An effective OKR program requires executive leadership support and a champion. You can have a team that’s made up of various roles, but the OKR champion is essential for holding everyone accountable for the completion of OKRs. An OKR Champion is similar to Blackbelts in Lean 6 Sigma and their support can be critical to the successful implementation of the methodology.
Pitfall 3: Not creating an OKR Playbook.
If those required to use OKRs don’t understand how they work, it can lead to increased overhead and some confusion. There are multiple ways of interpreting and applying OKRs, and people may have a lot of questions about how they will be used in the organization. In addition, OKRs are all about transparency, and hiding them away makes it impossible to build accountability or alignment.
Best Practice 3: Document and share the process.
In order to make sure that everyone is on the same page across the organization, we encourage you to develop a playbook. It’s also important to share OKRs publicly, so everyone on the team has visibility and understands how they’re being implemented.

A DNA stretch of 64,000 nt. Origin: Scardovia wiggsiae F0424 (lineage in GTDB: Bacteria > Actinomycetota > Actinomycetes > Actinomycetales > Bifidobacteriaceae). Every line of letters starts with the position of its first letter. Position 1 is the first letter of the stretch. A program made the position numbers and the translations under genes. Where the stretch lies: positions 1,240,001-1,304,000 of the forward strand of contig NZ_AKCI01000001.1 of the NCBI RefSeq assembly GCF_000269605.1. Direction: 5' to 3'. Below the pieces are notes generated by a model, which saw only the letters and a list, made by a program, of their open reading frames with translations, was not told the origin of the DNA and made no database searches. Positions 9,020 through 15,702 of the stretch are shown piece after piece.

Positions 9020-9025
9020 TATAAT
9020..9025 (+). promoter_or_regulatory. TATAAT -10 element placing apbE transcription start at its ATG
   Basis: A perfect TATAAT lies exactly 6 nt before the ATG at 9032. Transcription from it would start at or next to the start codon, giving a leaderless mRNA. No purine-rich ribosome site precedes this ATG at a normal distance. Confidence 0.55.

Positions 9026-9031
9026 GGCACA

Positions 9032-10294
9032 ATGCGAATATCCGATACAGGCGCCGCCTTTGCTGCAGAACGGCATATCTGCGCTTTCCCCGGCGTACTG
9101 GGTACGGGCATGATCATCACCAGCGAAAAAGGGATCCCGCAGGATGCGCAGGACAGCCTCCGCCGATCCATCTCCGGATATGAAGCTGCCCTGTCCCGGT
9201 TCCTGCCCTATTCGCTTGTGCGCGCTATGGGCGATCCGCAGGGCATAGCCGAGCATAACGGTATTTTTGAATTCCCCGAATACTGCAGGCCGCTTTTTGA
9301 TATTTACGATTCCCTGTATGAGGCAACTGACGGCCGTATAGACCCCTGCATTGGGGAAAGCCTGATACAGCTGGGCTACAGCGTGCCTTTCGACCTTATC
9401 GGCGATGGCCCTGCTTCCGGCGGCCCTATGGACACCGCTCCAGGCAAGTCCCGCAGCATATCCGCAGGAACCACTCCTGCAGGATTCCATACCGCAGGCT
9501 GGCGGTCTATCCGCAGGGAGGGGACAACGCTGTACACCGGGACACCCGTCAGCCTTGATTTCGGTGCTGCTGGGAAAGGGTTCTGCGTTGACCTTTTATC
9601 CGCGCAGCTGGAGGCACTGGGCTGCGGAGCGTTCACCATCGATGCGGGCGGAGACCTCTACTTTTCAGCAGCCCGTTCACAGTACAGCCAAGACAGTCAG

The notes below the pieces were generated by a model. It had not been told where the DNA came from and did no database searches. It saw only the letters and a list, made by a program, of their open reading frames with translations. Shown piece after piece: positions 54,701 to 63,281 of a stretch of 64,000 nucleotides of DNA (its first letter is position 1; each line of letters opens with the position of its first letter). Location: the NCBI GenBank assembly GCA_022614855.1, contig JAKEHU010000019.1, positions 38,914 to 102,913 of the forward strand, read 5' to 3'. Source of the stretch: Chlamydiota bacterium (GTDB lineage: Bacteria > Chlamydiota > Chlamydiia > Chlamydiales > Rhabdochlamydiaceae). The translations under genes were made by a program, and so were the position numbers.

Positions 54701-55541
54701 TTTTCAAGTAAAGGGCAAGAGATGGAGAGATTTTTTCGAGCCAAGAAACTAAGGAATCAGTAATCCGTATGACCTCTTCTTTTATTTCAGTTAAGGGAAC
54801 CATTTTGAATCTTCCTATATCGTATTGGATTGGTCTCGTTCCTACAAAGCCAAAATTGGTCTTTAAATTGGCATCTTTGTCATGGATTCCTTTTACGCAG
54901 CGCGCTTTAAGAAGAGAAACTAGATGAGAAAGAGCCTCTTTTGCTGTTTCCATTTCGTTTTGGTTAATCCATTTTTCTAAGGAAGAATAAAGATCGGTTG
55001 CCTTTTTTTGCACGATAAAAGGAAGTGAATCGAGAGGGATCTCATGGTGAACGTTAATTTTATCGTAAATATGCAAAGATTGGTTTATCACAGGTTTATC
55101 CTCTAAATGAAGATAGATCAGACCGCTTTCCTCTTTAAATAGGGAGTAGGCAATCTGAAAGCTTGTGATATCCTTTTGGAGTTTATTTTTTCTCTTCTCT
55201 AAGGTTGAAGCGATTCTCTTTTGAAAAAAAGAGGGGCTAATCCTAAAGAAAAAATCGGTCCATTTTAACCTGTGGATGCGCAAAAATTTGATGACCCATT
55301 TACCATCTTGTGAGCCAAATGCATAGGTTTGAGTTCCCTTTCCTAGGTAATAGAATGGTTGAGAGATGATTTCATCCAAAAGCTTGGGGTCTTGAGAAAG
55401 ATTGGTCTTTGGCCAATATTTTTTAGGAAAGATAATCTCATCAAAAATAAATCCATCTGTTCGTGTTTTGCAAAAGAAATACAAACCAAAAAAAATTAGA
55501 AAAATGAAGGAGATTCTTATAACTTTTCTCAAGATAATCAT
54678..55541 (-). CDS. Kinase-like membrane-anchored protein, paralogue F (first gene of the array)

Pitfall 4: Not communicating the value of OKRs.
The leadership team and employees often are told that the company is implementing OKRs without much context or explanation, and as a result, there is not adequate buy-in to the “why OKRs” question, which can create confusion and increase friction towards adoption. The why OKRs question translated means “what will OKRs do to improve our company”. Often, OKRs can be perceived as just one more thing to do, or a fad to add to already full employee plates.
Best Practice 4: Focus on the benefits for the team.